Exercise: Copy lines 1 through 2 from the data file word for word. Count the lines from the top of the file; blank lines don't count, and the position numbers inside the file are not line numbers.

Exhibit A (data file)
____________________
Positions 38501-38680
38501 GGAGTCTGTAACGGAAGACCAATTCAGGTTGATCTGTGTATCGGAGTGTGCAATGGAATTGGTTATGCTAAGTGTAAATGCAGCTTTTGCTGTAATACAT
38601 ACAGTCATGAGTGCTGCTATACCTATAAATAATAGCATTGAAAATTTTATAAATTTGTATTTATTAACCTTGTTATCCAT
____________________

Positions 38501-38680
38501 GGAGTCTGTAACGGAAGACCAATTCAGGTTGATCTGTGTATCGGAGTGTGCAATGGAATTGGTTATGCTAAGTGTAAATGCAGCTTTTGCTGTAATACAT